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7.3: The Progressives and Corruption

Created by: CK-12

In addition to poverty and social vices, the progressives worked against corruption. In the late 19th century and beyond, many cities were run by political ‘machines,’ which traded political favors and government contracts for votes and money. The heads of these machines were called ‘bosses.’ The machine in New York City was called Tammany Hall, and the most famous boss was Boss Tweed.

The Shame of Cities - Lincoln Steffens

Source: Excerpt from a book by muckraker Lincoln Steffens, The Shame of Cities, published in 1904.

New advances in printing technology during the 1890’s made magazines and other publications inexpensive to print. Magazines became available to a broader middle-class audience. Lincoln Steffens was well known for writing magazine articles about child labor, prisons, religion and political machines.

Lincoln Steffens, The Shame of the Cities (New York: McClure, Philips & Co., 1904), 1–18.

The typical American citizen is a business man…. The spirit of business is profit, not patriotism; individual gain, not national prosperity. “My business is sacred,” says the business man in his heart. “Whatever helps my business, is good; it must be. Whatever hurts it, is wrong; it must be. A bribe is bad, that is, it is a bad thing to take; but it is not so bad to give one, not if it is necessary to my business.”

And it’s all a moral weakness. Oh, we are good—on Sunday, and we are “fearfully patriotic” on the Fourth of July. But the bribe we pay to the janitor is the little brother of the bribe passed to the councilman to sell a city street, and the father of the deal made by the president of the railroad, who agrees to use air-brakes only if he is given stock in the air-brake company.

We are responsible, not our leaders, since we follow them. We let them divert our loyalty from the United States to some “party”; we let them boss the party and turn our democracies into autocracies. We cheat our government and we let our leaders loot it, and we let them bribe our sovereignty from us. We are content to let them pass bad laws, giving away public property in exchange for money.

Vocabulary

Divert
redirect, change
Autocracy
rule by one person
Sovereignty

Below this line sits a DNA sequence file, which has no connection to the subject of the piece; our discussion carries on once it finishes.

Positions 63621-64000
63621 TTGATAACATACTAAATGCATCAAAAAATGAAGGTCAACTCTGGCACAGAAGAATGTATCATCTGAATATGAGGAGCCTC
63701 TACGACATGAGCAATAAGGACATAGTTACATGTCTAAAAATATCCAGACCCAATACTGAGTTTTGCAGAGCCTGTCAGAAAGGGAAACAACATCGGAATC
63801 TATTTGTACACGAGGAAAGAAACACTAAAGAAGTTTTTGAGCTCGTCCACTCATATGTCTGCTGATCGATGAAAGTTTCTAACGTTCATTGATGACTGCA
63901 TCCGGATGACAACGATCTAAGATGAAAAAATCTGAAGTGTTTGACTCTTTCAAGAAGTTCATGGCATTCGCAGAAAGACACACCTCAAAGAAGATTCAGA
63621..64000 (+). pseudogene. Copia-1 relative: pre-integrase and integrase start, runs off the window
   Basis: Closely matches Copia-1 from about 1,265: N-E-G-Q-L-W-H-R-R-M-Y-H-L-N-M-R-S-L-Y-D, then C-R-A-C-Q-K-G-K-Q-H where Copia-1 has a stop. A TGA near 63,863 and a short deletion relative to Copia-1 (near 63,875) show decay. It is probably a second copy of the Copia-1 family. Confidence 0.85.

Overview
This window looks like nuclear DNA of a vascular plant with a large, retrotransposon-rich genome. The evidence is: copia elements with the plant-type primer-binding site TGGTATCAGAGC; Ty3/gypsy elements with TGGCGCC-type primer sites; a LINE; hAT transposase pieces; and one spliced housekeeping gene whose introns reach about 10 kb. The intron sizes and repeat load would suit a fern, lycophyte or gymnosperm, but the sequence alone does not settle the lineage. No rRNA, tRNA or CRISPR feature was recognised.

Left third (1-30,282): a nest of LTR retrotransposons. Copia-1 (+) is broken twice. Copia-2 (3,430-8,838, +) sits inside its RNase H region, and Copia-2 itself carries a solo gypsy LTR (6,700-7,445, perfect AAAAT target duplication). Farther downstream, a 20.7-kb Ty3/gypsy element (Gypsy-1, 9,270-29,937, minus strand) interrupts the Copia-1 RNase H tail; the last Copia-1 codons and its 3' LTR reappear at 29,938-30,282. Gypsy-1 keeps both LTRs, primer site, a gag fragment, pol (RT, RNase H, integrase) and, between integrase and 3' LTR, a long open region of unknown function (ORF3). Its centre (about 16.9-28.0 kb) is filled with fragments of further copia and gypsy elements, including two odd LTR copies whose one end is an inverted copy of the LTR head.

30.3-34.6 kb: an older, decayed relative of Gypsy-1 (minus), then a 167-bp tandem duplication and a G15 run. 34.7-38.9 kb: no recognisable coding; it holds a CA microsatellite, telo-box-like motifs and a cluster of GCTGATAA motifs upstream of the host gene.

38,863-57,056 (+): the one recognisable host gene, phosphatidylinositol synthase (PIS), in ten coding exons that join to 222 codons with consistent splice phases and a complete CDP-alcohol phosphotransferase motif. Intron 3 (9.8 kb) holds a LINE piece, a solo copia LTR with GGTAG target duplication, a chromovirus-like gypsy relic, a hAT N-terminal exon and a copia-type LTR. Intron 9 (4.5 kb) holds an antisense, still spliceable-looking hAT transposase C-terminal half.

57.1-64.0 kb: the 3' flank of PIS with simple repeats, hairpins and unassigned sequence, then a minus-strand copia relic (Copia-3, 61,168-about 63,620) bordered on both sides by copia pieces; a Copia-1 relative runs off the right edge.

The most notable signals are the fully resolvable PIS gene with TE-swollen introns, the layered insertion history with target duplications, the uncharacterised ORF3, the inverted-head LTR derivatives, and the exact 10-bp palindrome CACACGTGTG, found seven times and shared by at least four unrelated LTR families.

independence

Questions:

  1. Sourcing: Who created this document? What was the intended audience?
  2. Contextualization: What else was going on at this time in history?
  3. Contextualization: Why might this document not give you the whole picture?
  4. Close Reading: What was the author trying to convince the reader of? What words does he use to do so?

“On the Shame of Cities” – George Plunkitt

Source: Excerpt from a talk by George Plunkitt, a political boss in New York City. The talk was called “On the Shame of Cities,” recorded in 1905. (Graft is another word for corruption and bribes). In this talk, Plunkitt responds to Lincoln Steffens’s book, The Shame of the Cities.

I’ve been readin’ a book by Lincoln Steffens on The Shame of the Cities. Steffens means well, but like all reformers, he don’t know how to make distinctions. He can’t see no difference between honest graft and dishonest graft and, consequently, he gets things all mixed up.... For instance, I ain’t no looter. The looter hogs it. I never hogged. I made my money in politics, but at the same time, I served the organization and got more big improvements for New York City than any other livin’ man.

Steffens made one good point in his book. He said he found that Philadelphia, ruled almost entirely by Americans, was more corrupt than New York, where the Irish do almost all the governin’. I could have told him that before he did any investigatin’ if he had come to me. The Irish was born to rule, and they’re the honestest people in the world. Show me the Irishman who would steal a roof off an orphanage! He don’t exist. Of course, if an Irishman had the political pull and the roof was in bad shape, he might get the city authorities to put on a new one and get the contract for himself, and buy the old roof at a bargain-but that’s honest graft…

One reason why the Irishman is more honest in politics than many Americans is that he is grateful to the country and the city that gave him protection and prosperity when he was driven by oppression from Ireland. His one thought is to serve the city which gave him a home. His friends here often have a good place in one of the city departments picked out for him while he is still in Ireland. Is it any wonder that he has a tender spot in his heart for old New York when he is on its salary list the mornin’ after he lands?

Questions:

  1. Sourcing: Who created this document? What was the intended audience?
  2. Contextualization: What else was going on at this time in history?
  3. Contextualization: Why might this document not give you the whole picture?
  4. Close Reading: What was the author trying to convince the reader of? What words does he use to do so?

Section Questions:

  1. What do Steffens and Plunkitt disagree about? Who do you find more persuasive? Why?
  2. How do you think Steffens would respond to Plunkitt’s arguments?

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